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Hurtigruten 2The biggest names in cruising are down under this week to take part in cruise trade conference Cruise3sixty Australasia.

The one-day event features global brands like Royal Caribbean and Carnival.

Cruise Passenger interviewed, Hurtigruten’s general manager director Kathryn Beadle who was one of the prominent speakers at the event.

She said the Australian market was strong, and has doubled from 11 percent in 2011 during the winter seasons to 26 percent last year.

One of the most popular cruises is the Northern Light voyages, where holidaymakers see mother nature light up the sky and create an ever-changing backdrop.

The reason behind the growth, Ms Beadle believes, is that Australians aged 50 and over are seeking a product that will give them a gap year experience with the comfort of a warm bed.

“I call them the ‘Gold Car Backpackers’,” she said. “The youngsters have all gone and done their European rail journey and come home with all their stories.

“Now their parents want to do something equally as exciting but with a little more comfort than their children.”

When asked if the line would look at introducing white glove service similar to Silversea Expeditions, the answer was it wouldn’t fit the Hurtigruten brand.

“There’s a lot of people when they go on a holiday they want to be pampered, enjoy luxuries that they’re used to but also experience the destination to a certain degree,” she explained.

“I think with us it’s a bit it’s in the middle. Nobody has to rough it up but in some of the things we do there is a bit of an edgy element.

“With us you’re also more immersed with the local culture, the local environment and the local terrains.”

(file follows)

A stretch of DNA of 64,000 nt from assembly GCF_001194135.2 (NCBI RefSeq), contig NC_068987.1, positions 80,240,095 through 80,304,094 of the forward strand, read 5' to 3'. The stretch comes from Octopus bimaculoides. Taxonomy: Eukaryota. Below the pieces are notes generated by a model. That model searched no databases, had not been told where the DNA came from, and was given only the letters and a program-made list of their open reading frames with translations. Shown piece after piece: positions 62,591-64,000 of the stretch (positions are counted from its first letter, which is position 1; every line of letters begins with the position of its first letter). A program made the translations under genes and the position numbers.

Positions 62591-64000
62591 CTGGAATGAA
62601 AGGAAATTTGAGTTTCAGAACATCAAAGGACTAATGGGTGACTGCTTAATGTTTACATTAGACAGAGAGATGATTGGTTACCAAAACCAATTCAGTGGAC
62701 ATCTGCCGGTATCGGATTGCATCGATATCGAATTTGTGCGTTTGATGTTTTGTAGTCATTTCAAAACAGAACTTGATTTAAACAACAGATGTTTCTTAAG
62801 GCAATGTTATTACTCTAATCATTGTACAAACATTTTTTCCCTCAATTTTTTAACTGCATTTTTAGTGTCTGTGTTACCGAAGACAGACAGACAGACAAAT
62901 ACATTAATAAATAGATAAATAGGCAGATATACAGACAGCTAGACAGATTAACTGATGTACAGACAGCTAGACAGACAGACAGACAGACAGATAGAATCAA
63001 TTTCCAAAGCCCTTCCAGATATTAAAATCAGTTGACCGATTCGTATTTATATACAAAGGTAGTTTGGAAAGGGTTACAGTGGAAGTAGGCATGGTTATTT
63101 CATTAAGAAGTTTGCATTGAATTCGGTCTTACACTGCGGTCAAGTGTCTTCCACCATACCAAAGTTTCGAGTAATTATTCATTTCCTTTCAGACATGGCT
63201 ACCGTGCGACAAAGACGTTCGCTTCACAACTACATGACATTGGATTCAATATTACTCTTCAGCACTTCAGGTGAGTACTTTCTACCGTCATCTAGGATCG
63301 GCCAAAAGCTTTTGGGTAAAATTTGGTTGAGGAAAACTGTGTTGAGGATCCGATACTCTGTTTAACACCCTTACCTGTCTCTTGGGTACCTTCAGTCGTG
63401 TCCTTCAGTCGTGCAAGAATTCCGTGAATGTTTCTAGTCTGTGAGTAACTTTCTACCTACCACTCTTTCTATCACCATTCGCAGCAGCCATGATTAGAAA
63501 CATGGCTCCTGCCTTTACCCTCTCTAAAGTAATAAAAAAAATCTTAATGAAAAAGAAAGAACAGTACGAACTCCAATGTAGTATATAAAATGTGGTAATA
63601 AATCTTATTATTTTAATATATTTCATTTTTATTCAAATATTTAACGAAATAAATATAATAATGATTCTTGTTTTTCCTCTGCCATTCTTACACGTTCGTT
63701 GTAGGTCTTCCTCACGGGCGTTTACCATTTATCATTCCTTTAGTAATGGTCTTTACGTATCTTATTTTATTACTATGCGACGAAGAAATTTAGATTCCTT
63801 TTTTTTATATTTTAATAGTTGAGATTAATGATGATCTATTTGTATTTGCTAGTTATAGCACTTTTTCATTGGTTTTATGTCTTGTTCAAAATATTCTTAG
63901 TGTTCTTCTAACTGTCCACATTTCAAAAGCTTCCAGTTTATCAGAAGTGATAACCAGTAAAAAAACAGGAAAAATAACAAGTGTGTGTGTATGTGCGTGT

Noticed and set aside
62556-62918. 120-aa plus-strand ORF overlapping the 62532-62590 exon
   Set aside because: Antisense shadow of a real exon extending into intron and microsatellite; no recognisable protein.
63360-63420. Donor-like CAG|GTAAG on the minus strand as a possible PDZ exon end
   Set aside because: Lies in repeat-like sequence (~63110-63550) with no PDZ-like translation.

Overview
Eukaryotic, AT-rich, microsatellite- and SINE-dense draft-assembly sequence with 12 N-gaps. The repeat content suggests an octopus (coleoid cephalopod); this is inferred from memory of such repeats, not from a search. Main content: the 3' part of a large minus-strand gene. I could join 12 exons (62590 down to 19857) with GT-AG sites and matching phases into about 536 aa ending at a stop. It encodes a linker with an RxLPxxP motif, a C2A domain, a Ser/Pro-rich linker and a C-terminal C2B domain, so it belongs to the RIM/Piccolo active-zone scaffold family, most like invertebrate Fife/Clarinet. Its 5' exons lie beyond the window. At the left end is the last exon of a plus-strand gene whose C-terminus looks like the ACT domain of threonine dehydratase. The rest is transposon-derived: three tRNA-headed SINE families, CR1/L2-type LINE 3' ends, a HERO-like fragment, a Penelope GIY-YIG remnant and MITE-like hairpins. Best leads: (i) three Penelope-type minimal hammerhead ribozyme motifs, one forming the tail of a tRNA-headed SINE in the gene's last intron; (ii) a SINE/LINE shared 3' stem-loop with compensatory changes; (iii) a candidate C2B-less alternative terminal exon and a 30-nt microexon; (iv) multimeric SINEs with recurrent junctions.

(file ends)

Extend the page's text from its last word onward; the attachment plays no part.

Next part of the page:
Despite the line’s growing success in Australia, Ms Beadle said the company faces three challenges:

One is the misconception that the line is a ferry service for locals and not a cruise line.

“People get on and off and the dynamic is changing all the time,” she added.

“We’re all guilty of going on holiday and rarely actually meeting someone from the destination but this gives our guests the opportunity to interact with the local people.”

The second challenge is convincing their Norwegian staff that it’s okay to wake up guests when the Northern Lights appear.

“We’re slowly getting them there but they aren’t completely comfortable waking people up at midnight.”

And finally, conveying how different the Hurtigruten product is from other cruise lines.

“There are a lot of other lines that promote themselves as a hotel at sea,” she added.

“Ours is the destination and the authenticity of exploring the destination from the culture to the food to the people, which is not what you necessarily get with other lines.”

Keep an eye on Cruise Passenger over the next few days for more news straight from Cruise3sixty.

You can also join the conversation by following the official Twitter hashtag – #C360OZ.